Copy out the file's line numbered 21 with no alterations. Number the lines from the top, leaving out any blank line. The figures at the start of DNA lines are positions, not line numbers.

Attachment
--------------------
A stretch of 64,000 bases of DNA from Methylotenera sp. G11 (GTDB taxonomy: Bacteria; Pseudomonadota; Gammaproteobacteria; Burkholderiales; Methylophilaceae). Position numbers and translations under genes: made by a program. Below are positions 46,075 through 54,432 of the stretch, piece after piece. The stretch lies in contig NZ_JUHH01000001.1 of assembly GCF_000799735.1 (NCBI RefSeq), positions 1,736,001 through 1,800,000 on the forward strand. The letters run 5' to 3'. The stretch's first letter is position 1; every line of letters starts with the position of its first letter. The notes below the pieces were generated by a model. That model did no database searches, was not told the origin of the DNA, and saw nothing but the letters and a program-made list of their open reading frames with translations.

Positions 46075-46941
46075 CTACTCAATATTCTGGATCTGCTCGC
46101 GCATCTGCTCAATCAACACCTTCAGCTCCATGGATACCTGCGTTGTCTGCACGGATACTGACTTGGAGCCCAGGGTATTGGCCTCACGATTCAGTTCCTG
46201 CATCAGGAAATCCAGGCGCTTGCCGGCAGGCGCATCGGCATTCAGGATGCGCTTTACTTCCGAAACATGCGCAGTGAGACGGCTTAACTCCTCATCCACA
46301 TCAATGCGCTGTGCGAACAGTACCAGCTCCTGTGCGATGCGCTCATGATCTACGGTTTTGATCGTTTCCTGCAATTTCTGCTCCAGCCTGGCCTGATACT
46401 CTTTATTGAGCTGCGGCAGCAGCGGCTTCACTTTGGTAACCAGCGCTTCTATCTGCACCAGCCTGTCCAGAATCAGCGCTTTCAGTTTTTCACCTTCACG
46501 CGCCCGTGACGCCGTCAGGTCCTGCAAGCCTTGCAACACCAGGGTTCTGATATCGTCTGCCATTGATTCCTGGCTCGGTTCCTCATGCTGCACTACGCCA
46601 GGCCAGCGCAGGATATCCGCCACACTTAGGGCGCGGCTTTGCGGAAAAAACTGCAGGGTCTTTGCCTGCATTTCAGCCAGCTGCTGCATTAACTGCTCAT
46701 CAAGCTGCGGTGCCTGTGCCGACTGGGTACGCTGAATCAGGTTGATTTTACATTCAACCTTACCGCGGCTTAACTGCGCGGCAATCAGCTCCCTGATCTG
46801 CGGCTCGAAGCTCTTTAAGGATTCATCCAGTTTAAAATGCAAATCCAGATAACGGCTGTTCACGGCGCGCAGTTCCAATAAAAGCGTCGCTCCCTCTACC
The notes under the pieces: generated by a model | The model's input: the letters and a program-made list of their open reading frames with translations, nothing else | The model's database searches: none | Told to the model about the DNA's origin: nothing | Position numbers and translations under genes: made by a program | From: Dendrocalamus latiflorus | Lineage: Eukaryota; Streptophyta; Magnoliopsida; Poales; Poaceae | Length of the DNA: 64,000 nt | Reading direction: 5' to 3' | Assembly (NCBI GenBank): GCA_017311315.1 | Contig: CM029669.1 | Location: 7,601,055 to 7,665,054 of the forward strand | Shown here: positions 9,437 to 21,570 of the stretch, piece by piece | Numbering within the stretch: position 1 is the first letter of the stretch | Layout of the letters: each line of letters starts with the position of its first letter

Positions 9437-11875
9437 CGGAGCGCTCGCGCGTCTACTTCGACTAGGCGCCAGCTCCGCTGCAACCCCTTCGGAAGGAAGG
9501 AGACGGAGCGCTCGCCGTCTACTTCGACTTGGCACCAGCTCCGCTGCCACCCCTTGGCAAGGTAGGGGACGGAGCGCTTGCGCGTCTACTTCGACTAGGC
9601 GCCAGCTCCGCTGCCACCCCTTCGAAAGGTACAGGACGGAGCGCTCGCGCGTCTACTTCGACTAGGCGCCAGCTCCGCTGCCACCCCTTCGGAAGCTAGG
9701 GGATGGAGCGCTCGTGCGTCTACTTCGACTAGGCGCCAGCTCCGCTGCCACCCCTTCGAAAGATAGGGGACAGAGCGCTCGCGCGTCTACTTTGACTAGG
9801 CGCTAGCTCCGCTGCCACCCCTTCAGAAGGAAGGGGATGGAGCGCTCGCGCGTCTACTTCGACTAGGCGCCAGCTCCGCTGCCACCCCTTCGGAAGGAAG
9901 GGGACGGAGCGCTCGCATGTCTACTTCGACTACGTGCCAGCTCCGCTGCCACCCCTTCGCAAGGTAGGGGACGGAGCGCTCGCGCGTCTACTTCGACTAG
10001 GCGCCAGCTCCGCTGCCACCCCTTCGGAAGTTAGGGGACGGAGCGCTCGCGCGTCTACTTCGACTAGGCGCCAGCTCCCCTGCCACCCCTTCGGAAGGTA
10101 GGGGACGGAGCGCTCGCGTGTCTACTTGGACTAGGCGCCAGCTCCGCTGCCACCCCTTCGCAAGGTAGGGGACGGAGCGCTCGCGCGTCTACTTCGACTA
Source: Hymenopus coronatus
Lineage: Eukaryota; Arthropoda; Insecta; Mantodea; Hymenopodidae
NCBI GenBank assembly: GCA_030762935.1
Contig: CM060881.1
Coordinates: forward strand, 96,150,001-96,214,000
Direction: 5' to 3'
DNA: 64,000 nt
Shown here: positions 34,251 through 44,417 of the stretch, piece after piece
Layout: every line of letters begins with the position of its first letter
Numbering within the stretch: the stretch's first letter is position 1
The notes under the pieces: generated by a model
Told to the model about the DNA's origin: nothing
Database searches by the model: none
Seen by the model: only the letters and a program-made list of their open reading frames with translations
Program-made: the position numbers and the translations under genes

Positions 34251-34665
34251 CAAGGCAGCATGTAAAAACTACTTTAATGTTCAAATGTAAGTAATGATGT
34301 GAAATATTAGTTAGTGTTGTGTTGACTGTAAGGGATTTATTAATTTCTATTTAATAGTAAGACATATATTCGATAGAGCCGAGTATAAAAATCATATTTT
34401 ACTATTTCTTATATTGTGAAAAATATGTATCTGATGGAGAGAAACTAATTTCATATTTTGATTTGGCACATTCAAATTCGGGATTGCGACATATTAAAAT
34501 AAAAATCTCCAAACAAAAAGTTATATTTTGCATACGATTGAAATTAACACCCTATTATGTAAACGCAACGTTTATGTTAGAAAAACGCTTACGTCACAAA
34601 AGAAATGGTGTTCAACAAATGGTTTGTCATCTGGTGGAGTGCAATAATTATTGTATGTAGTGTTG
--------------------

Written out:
10101 GGGGACGGAGCGCTCGCGTGTCTACTTGGACTAGGCGCCAGCTCCGCTGCCACCCCTTCGCAAGGTAGGGGACGGAGCGCTCGCGCGTCTACTTCGACTA